• @Danielle – 86% of PFRE readers that are real estate photographers charge $100 or over per shoot. See the third poll from the bottom on the PFRE poll page. The primary reason such a large percentage of RE photographers charge $100 or over is that if you take the time to add up what it costs to show up a any given property shoot the photo and then spend any time in post and delivering the photos you’ll probably find you are hardly making any money at all. Do the math. To look out for yourself in the business world you need to be able to track and estimate your expenses and figure out what doing the work is costing you and then building your costs into your price… don’t let someone else set the price.

  • 3% Commission of a $400,000= $12,000 x2(if you list and sold)=$24,000.

    So what’s wrong with .1% fee?

  • @Manny- First of all it is extremely rare to get both the listing and selling side of the commission, secondly 90% of agents you meet do just a handful of transactions a year and have substantial expenses that need to be covered. There is no way you could run a business in real estate photography by charging a commission based on price of the property.

  • Photographers talk so often about how difficult it is for others to understand exactly what we do and the amount of work that goes into it behind the scenes and I feel the same can be said for Agents.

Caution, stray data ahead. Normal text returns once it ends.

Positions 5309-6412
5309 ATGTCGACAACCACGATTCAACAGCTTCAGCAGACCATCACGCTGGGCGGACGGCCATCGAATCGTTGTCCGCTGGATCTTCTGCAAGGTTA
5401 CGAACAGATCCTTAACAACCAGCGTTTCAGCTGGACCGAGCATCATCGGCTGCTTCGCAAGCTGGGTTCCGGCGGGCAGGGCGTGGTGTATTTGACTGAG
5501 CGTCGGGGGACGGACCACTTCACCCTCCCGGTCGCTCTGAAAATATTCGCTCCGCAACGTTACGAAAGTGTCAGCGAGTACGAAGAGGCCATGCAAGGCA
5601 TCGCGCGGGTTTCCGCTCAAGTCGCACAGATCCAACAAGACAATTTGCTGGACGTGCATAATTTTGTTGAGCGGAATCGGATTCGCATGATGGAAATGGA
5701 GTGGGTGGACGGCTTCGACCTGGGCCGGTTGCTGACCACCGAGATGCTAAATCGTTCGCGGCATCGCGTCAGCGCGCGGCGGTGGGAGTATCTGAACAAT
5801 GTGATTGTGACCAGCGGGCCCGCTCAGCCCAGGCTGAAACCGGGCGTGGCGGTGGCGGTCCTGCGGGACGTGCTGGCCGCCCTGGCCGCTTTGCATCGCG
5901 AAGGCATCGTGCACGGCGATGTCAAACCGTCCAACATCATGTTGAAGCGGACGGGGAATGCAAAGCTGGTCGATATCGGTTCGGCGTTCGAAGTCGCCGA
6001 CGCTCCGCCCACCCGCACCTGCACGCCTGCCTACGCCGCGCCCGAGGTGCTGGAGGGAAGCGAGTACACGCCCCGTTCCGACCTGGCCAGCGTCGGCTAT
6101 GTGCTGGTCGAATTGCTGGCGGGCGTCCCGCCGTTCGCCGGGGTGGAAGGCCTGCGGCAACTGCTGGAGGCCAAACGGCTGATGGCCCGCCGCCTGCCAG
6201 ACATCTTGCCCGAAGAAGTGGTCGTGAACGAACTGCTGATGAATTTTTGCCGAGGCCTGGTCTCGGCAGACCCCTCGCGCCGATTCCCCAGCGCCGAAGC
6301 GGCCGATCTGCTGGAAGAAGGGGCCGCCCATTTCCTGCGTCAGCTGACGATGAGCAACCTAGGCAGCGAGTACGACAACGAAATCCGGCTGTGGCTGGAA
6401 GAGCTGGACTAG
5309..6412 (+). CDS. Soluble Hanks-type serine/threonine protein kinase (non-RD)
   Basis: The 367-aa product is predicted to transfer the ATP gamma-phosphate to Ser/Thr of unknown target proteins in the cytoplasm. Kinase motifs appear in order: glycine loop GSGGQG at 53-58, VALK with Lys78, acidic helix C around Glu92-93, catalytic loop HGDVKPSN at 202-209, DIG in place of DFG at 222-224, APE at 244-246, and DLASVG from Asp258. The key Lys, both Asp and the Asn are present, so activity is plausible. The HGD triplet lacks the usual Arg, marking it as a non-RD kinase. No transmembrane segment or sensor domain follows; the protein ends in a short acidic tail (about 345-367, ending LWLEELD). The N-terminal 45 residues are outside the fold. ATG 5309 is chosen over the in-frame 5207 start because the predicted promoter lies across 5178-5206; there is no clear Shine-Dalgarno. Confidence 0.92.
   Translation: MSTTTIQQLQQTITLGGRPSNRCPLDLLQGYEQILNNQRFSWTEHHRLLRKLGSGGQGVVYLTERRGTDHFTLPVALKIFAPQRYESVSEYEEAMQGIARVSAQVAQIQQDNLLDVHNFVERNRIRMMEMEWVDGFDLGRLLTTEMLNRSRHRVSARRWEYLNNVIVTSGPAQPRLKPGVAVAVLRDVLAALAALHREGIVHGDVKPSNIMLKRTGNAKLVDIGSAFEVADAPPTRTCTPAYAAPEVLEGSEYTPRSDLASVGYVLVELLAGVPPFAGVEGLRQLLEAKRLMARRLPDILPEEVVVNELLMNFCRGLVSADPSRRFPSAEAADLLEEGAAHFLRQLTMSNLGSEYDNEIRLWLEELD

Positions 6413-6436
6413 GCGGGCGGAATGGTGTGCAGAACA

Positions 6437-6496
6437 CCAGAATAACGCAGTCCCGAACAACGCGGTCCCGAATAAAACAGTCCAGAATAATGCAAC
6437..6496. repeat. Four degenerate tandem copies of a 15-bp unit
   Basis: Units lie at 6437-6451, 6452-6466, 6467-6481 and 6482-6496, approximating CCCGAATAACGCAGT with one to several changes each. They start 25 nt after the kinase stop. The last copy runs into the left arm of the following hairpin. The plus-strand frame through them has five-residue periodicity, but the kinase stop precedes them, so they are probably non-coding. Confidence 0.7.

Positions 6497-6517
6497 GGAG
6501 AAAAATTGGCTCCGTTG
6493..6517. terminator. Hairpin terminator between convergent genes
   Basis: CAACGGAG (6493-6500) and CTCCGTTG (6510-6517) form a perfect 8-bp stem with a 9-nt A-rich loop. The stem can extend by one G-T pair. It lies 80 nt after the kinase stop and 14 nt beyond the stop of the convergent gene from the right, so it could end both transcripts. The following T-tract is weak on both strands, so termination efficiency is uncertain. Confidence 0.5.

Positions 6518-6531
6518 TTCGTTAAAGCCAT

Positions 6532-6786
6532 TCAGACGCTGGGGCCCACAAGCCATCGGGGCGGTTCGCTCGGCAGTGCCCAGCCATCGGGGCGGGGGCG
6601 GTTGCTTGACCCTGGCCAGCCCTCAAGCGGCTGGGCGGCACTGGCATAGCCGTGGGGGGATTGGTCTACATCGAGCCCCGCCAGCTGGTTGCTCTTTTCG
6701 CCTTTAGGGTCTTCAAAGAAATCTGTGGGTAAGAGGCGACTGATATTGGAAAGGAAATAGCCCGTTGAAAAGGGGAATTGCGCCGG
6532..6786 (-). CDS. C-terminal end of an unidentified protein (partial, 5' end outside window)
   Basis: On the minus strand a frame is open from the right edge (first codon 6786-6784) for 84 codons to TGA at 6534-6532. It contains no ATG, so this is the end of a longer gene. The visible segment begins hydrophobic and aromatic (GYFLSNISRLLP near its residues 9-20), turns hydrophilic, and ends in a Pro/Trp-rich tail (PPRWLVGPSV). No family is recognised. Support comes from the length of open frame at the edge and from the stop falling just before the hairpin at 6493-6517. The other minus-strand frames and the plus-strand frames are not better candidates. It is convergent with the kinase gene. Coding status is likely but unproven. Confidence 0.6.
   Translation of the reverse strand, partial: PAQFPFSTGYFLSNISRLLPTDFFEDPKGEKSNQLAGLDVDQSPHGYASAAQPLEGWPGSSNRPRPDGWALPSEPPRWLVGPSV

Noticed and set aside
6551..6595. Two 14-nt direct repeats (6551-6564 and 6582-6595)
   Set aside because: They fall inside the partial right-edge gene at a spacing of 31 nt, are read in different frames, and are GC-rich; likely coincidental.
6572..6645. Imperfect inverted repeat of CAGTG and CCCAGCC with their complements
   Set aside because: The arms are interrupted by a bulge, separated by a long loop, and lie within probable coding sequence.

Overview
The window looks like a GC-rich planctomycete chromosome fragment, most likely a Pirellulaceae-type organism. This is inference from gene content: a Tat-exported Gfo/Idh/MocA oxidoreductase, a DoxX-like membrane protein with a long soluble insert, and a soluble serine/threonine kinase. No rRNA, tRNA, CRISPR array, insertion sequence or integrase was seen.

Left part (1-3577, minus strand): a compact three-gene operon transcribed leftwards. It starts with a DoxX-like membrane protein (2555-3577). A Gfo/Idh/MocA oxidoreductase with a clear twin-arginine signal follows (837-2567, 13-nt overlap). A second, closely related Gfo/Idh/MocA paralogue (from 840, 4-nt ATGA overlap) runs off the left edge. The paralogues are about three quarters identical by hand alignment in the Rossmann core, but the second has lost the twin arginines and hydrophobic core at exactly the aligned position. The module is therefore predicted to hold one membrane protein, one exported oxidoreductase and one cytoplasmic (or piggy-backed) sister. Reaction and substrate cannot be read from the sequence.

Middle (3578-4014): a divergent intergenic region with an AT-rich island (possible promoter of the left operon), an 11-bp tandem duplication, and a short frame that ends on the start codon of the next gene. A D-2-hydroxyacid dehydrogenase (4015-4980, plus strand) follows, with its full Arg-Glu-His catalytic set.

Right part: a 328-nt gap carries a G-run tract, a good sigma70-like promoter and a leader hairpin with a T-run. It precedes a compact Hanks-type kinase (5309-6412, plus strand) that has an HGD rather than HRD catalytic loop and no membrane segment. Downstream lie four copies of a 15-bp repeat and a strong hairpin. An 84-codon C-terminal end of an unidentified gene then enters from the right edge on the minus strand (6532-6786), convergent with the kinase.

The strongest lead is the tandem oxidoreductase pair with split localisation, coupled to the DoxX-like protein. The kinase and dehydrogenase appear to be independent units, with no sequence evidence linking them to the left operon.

• […] What should you charge? […]

  • I’ve been a professional photographer since the early 60’s and can tell you this topic has been on the minds of photographers for far longer than I’ve been around.

    Having started as a photojournalist, I switched to advertising as the magazines began to cut costs, starting with photographers. It didn’t take me long to figure out that expenses alone were a subject that needed close monitoring, let alone my time, and in response to the comment earlier, yes, I spent many years on my education, an tens of thousands of dollars as well.

    As the years passed, I discovered that many photographers had no real grip on what their costs were, let alone any feeling for what their time was worth. When I transitioned into RE, I found that agents don’t have any idea of what the value of their time is either, let alone someone else’s.

    Get real, people, cars now cost well over 20K, and you’re donating that and all your equipment, your knowledge and experience and much more. Working for $100 to $200 per shoot just doesn’t cut it, and you’re losing your shirts.

    Keep up the dialog, we’ll all gain from the realization that our abililties are worth far more than most are getting, and the additional respect you will garner can’t be priced.

  • Larry, I just red your ideas and advices and all the comments and reactions from others.
    According to a Realtor who also has a real estate law degree, above subject is a dangerous subject and lawyers can make it their business, because it might leads to price fixing.
    I am not a lawyer and do not know if he is right, but I just want to give you and evrybody else a hint what that person had told me.

    In person, I have learned a lot from all the writing.